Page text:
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May 21, 2018 | Insights

Preparing Executive Director Transitions for Organizational Success

It is an open secret in the nonprofit sector that organizations need to engage in succession planning, but few are doing it and fewer still are doing it well. This is especially critical now that a tsunami of baby-boomer executive directors are retiring from longtime leadership. What’s the hold up? The truth is that leadership transitions present an overwhelming number of tricky issues, ranging from the personal needs of executive directors to the organizational requirements of the staff and the board.

In response, TSNE launched the first pilot of What’s Next: Leading a Thriving Transition in New England in 2014. Four years and 11 cohorts later, we have been able to expand the reach of What’s Next nationally, providing over 200 exiting leaders with the organizational and personal planning tools they need to ensure a sustainable transition for their organization and a graceful exit for themselves. 

At the beginning of this month, we attended the 20th Annual Grantmakers for Effective Organizations (GEO) conference in San Francisco to share lessons learned from our cohorts, as well as what we learned from our partnership with the four California-based foundations that supported some of our work: the Durfee Foundation, the Walter & Elise Haas Fund, the William and Flora Hewlett Foundation, and the David and Lucile Packard Foundation.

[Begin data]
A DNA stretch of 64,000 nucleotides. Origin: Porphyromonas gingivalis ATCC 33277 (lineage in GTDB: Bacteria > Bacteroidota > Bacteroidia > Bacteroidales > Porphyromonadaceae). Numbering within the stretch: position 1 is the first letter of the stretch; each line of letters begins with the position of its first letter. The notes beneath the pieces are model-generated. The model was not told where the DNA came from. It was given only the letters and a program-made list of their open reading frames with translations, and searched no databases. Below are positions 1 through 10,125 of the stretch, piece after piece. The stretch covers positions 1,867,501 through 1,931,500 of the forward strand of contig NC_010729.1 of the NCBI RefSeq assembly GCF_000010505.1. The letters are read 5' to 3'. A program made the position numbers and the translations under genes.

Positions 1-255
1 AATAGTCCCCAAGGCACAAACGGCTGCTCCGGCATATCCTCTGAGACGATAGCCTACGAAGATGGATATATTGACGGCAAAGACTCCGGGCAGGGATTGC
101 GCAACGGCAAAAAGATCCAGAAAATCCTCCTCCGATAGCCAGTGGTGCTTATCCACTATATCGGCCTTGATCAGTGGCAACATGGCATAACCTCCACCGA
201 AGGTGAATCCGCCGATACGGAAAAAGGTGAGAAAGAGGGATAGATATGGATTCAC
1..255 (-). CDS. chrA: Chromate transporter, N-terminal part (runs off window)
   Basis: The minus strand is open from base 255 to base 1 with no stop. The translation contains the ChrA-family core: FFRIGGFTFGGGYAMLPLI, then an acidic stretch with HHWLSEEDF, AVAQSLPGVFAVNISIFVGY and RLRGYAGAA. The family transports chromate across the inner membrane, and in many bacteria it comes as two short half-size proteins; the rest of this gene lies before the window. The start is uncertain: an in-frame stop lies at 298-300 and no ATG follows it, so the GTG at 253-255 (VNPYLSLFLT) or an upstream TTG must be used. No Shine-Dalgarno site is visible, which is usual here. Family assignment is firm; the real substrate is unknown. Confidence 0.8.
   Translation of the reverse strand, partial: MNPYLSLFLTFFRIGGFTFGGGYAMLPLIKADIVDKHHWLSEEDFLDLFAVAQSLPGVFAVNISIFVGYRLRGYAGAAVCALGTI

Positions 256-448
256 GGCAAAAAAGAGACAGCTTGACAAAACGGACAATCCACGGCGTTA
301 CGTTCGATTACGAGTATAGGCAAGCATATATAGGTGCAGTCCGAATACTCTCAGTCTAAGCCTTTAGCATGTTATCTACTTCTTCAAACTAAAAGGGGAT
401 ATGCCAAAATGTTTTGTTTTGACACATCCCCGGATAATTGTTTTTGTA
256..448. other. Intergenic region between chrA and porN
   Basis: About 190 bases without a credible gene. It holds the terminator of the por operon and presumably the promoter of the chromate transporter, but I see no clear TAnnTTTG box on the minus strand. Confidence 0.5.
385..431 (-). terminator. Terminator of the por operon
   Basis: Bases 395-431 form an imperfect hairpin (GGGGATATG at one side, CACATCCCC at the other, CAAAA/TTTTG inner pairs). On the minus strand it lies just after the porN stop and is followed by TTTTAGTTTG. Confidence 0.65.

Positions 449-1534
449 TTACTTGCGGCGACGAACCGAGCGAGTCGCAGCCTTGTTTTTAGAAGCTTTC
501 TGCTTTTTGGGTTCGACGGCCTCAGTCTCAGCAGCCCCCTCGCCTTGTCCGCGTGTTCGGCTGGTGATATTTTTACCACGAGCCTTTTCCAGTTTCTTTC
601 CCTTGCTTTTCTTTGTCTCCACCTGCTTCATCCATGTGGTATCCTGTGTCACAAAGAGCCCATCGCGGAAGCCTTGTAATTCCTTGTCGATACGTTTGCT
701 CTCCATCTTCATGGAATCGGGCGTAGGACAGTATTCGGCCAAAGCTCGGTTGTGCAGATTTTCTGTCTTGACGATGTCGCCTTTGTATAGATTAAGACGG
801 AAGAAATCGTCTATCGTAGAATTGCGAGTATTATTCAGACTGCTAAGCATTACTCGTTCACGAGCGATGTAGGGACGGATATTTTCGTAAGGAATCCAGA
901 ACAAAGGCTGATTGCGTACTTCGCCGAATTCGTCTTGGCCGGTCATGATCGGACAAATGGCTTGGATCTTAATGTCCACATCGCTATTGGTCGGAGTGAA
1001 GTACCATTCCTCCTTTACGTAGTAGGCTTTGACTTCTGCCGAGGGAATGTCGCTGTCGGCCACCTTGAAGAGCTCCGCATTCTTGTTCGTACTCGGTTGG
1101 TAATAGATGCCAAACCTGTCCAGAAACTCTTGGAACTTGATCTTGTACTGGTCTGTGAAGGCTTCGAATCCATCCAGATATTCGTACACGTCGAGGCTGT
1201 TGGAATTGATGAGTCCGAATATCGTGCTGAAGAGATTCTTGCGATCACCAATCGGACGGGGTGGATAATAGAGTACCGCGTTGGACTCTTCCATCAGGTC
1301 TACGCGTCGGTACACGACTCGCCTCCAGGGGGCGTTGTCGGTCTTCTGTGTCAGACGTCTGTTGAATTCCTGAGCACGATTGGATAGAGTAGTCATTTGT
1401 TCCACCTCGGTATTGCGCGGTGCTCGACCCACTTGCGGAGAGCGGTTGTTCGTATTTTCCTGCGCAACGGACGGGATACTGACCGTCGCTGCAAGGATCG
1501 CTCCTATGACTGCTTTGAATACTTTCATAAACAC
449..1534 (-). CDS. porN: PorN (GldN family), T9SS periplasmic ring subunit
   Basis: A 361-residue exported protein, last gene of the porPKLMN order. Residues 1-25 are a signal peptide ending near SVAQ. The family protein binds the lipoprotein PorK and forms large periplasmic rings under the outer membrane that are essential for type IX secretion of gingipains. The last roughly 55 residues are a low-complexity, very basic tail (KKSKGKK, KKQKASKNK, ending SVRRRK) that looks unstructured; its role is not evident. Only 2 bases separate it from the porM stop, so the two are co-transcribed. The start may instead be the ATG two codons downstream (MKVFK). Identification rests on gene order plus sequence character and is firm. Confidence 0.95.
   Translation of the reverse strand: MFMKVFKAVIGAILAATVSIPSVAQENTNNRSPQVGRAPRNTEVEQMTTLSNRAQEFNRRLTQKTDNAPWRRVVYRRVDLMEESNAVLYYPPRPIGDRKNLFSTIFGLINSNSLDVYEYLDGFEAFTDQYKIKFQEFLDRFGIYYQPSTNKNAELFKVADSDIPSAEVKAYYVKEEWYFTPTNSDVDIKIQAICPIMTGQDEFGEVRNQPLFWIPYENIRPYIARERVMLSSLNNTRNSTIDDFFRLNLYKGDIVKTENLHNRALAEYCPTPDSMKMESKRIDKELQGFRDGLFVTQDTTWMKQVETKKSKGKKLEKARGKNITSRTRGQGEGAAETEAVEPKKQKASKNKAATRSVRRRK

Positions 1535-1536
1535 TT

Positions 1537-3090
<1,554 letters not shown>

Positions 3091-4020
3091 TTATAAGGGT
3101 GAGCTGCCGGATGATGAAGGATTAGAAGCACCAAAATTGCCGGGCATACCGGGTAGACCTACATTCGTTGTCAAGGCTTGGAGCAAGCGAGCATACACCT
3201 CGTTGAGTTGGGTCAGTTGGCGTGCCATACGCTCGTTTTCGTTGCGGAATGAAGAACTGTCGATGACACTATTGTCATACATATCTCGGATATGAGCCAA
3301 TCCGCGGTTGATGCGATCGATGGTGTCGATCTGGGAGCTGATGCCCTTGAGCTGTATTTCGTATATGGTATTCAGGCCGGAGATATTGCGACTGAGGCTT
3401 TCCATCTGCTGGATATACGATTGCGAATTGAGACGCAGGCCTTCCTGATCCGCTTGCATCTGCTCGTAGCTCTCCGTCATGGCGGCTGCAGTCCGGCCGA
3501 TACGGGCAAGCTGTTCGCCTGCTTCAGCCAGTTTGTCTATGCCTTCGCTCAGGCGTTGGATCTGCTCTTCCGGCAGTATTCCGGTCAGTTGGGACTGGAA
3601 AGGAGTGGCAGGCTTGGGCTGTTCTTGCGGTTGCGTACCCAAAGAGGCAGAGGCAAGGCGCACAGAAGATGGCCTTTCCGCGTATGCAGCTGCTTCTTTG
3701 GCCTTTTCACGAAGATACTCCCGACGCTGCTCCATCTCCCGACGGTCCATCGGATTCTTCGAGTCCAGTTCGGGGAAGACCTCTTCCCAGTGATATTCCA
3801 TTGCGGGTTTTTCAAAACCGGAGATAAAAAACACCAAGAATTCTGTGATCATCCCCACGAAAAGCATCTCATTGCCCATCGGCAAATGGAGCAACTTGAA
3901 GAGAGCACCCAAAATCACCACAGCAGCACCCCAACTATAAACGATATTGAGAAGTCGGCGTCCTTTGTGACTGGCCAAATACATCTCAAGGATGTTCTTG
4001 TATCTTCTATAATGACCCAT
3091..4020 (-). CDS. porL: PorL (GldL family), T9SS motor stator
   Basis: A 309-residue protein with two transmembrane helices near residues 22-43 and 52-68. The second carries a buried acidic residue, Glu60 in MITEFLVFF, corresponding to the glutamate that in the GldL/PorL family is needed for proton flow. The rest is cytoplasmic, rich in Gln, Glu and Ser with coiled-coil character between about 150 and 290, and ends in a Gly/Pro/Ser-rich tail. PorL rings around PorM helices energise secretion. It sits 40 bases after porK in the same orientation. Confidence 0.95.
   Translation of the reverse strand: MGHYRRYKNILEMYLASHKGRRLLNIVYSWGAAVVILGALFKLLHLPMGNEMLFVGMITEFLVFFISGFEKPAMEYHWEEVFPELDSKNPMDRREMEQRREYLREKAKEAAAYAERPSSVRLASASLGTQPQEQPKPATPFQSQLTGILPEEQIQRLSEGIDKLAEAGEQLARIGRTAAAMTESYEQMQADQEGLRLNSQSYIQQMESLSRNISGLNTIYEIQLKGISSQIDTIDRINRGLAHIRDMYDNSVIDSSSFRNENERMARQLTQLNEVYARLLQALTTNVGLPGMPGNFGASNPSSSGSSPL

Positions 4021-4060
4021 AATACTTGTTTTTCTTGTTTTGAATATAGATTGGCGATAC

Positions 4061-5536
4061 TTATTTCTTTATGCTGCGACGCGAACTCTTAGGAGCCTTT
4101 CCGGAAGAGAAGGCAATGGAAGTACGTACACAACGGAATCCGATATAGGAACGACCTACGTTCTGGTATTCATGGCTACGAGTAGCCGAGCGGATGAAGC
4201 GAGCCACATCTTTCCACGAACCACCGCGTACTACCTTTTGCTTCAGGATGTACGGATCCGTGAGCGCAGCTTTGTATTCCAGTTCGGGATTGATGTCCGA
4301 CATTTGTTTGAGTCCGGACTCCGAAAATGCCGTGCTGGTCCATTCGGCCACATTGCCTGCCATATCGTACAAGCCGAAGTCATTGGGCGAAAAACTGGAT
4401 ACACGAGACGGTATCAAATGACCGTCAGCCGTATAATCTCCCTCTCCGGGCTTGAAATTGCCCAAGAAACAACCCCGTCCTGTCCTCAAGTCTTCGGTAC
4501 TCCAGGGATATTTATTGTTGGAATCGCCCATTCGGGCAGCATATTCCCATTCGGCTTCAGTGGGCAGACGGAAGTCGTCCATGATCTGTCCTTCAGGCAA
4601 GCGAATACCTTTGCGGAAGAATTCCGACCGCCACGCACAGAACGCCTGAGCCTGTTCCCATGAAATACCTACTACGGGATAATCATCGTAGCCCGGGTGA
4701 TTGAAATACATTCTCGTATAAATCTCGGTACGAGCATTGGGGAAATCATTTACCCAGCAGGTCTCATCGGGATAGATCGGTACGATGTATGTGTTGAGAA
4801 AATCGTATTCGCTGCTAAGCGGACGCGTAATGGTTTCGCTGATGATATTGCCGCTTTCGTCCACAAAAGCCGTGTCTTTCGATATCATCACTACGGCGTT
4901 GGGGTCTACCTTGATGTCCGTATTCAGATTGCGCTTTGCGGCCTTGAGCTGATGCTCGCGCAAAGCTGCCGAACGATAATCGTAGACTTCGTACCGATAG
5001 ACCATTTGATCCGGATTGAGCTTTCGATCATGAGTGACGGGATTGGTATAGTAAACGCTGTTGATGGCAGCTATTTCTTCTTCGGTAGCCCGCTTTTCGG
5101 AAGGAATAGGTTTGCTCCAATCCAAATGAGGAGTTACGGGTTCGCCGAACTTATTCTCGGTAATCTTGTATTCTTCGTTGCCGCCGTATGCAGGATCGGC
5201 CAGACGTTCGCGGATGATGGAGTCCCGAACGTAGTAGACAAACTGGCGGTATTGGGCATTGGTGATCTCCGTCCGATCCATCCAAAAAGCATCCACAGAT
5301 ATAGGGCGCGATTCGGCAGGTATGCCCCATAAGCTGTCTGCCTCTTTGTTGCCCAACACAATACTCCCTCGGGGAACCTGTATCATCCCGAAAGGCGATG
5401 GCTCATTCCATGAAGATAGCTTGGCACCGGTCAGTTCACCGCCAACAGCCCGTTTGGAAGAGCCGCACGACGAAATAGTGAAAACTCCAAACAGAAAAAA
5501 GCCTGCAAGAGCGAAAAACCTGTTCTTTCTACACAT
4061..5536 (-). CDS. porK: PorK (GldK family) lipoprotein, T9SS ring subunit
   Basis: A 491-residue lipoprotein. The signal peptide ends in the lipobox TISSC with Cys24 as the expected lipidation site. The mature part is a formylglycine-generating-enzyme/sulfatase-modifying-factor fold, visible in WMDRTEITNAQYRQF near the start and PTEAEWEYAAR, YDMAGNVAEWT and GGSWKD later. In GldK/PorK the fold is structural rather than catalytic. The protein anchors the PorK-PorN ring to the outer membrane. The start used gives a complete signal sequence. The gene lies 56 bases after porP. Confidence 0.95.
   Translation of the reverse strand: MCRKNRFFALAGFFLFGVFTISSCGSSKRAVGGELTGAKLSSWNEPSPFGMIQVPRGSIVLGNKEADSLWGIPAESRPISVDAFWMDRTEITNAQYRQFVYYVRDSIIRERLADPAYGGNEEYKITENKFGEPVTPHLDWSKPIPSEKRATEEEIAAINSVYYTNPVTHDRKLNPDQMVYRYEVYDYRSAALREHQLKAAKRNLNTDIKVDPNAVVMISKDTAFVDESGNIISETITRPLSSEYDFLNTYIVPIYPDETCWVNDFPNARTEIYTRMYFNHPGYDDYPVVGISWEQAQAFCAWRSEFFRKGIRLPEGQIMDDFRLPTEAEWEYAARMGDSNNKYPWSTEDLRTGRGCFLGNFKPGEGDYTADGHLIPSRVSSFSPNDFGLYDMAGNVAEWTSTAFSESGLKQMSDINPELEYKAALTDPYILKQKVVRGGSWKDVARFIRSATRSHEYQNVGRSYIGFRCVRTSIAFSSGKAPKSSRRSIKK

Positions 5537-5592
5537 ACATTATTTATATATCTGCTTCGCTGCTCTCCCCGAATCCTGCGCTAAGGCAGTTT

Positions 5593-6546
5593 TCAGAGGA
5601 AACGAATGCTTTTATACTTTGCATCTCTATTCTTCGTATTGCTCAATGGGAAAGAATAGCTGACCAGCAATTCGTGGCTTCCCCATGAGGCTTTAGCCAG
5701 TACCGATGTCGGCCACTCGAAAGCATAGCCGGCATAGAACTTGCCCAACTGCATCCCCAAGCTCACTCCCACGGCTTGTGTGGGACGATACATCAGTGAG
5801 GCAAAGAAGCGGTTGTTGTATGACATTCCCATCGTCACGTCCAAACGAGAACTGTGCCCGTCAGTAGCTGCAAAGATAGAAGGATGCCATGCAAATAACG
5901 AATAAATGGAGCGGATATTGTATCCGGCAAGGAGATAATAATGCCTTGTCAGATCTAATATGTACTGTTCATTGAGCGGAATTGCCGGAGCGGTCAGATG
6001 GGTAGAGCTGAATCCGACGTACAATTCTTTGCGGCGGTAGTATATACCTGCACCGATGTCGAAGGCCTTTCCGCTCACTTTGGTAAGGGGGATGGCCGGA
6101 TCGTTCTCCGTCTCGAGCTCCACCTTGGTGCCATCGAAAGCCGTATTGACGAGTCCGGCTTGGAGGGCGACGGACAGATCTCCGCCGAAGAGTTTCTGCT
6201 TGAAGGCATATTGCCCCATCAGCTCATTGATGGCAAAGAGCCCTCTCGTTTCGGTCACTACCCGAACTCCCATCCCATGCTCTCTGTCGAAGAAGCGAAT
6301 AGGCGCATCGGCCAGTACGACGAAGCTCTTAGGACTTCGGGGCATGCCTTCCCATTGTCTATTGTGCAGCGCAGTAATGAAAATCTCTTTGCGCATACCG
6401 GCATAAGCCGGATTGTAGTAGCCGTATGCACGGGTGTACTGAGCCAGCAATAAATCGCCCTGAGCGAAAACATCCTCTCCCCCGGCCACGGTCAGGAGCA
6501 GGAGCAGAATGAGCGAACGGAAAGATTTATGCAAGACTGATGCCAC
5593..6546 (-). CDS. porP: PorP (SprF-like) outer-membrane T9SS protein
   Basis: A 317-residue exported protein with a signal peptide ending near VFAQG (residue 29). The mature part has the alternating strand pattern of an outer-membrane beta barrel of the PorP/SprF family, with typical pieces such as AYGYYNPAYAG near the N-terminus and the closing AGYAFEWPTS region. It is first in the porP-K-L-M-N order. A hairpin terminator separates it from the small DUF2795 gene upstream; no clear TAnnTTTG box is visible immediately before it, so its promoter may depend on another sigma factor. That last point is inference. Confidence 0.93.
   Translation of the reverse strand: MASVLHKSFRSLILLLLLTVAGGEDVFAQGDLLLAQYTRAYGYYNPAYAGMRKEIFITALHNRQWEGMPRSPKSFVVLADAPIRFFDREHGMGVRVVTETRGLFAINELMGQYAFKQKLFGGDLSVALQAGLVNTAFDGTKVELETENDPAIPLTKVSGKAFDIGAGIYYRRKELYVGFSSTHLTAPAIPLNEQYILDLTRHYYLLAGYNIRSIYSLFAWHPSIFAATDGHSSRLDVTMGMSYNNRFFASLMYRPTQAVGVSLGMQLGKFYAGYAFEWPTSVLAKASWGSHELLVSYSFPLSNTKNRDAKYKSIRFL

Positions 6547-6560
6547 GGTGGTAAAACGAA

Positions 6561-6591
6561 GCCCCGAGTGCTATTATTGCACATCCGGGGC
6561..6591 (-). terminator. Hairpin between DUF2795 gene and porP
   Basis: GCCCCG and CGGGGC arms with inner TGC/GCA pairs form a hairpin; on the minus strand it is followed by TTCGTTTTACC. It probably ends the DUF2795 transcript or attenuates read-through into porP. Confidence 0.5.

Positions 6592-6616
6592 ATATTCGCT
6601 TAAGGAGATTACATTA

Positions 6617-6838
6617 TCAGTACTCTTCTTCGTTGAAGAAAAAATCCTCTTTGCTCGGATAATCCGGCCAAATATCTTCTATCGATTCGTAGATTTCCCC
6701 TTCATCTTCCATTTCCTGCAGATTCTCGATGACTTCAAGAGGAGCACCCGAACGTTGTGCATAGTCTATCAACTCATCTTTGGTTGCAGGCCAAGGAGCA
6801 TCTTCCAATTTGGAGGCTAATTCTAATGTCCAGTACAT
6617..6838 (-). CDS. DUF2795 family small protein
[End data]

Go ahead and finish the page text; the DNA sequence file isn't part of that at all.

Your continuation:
Our breakout session, Preparing Executive Director Transitions for Organizational Success, highlighted the challenges and strategies lifted up by the What’s Next curriculum, such as normalizing succession and sustainability planning with boards and restructuring nonprofit leadership to promote equity and inclusion in the next generation. With 64 percent of executive directors in the sector leaving in the next five years, aging and overwhelmingly whiteboards, and an urgent need for leadership development, participants were eager to hear the results of planning for the organization and the stories from life after the transition. What they found was a demystified process, tools to support thoughtful planning, and that there is indeed life on the other side.

The foundations supporting What’s Next are leading the pack by example at GEO through their focus on race and equity, evaluation and learning, and capacity building work. It is evident that philanthropy is going through its own tsunami of transition, and much like climate change, it is clear that planning for these transitions now will prevent catastrophic disruption for the next generation of leaders who will inherit these organizations and the sector.